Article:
In President Bush's proposed budget cuts of $2.5 trillion for fiscal year 2006, agriculture could get hit hard. The budget proposes farm programs would be cut approximately $5.7 billion over a 10-year period, with $586 million in fiscal year 2006.

The cuts and savings include lowering the payment limit cap for individuals to $250,000 (currently $360,000) for commodity payments, including all types of marketing loan gains, as well as eliminating the three-entity rule, basing marketing loans on historical production, says Scott Shearer, Washington correspondent.

There's also a worry that subsidy cuts could shift crop acres between crops if Congress approves the budget. Keith Collins, chief economist for USDA, predicts, “There will be some substitution from one crop to another as a result of some of these changes.”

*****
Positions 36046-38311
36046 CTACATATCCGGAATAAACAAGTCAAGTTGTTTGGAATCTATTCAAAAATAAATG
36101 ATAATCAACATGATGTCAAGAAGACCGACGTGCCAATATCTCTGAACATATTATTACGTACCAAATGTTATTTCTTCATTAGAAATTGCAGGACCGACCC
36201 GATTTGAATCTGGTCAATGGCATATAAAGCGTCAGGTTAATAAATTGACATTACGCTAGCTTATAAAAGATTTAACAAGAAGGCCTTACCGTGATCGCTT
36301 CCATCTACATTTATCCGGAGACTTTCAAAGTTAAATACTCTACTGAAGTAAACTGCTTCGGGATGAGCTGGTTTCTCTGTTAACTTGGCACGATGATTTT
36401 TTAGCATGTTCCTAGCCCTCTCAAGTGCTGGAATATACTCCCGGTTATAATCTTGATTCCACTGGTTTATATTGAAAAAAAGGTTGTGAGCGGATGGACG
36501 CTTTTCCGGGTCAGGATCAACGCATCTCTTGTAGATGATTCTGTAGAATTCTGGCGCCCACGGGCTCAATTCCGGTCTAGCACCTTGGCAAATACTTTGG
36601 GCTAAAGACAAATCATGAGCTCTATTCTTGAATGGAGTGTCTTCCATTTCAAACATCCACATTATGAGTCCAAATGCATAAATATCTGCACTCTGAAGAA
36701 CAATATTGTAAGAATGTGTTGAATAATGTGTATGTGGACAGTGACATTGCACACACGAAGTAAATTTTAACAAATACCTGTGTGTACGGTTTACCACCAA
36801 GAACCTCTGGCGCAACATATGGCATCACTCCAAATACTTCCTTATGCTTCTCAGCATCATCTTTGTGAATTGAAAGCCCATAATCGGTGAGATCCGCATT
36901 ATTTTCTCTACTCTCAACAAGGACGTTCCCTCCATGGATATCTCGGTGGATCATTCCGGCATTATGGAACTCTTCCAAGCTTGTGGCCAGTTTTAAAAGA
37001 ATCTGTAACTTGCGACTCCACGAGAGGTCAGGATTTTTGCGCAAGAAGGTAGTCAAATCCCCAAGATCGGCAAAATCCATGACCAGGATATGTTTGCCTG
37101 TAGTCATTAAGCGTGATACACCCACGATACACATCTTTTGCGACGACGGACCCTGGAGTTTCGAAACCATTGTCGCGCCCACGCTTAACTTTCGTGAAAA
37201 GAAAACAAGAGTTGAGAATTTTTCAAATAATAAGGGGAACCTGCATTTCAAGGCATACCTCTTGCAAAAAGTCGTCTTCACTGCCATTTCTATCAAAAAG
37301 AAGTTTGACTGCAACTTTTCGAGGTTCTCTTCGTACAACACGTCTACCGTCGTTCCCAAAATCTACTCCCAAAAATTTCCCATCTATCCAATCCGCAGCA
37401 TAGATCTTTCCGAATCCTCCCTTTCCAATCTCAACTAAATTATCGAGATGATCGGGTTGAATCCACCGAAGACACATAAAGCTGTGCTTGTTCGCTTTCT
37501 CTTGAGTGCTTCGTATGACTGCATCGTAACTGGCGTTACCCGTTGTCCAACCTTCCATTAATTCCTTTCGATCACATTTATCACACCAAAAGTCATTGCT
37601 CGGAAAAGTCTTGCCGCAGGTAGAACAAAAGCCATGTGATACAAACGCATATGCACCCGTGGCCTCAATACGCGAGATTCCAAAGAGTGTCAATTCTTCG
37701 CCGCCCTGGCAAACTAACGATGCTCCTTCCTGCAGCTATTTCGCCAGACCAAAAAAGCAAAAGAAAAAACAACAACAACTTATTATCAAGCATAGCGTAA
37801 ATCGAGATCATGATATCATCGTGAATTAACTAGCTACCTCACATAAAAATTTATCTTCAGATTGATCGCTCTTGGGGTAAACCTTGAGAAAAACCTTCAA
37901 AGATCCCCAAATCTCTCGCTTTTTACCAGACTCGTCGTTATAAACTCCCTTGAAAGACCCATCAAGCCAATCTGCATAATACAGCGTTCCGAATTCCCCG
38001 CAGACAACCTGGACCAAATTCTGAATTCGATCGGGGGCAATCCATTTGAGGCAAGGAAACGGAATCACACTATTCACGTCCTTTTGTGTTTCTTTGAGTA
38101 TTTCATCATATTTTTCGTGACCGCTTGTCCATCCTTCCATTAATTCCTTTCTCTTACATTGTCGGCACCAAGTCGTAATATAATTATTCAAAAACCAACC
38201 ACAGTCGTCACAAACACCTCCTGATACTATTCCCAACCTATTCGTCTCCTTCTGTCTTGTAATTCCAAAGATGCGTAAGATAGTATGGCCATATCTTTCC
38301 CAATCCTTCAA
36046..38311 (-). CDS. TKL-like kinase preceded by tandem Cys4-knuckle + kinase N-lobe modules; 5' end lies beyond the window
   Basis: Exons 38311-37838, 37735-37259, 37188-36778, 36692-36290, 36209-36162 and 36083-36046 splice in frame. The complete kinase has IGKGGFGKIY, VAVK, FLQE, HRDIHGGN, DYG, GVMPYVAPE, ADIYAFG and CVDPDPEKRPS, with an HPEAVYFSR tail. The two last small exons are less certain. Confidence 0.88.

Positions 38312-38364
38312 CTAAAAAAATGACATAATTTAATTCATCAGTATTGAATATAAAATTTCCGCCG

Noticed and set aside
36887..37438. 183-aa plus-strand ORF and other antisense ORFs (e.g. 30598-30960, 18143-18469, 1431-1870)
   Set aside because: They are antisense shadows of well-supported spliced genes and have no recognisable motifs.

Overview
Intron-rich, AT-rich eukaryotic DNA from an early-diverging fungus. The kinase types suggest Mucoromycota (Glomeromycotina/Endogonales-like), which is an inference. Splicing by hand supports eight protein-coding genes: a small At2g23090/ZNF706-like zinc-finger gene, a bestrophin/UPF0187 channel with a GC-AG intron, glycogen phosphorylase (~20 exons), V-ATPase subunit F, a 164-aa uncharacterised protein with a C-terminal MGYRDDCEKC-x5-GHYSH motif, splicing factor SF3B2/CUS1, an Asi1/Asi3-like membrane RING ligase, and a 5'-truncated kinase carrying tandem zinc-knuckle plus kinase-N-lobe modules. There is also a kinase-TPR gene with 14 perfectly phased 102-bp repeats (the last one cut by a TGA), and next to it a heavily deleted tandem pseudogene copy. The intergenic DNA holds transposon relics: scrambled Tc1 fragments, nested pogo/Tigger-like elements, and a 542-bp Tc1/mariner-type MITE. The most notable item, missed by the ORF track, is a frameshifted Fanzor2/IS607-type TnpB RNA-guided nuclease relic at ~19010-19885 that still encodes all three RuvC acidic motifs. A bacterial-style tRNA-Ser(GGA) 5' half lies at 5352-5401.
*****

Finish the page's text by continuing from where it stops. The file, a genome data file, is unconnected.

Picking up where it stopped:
The National Corn Growers Association is concerned a lower cap on subsidy payments would push cotton farmers to plant corn, possibly lowering corn prices. Cotton producers are among the heaviest users of the generic certificate program, which allows them to get around current subsidy caps, says economist Rick Brock of The Brock Report.

More than 100 ag, nutrition and conservation groups have written Secretary of Agriculture Mike Johanns stating their concerns with the fiscal year 2006 proposed budget.

Brock adds that with the opposition to the cuts, the administration will have a difficult budget time in Congress. However, the plan does essentially set the opening tone for debate on the 2007 Farm Bill.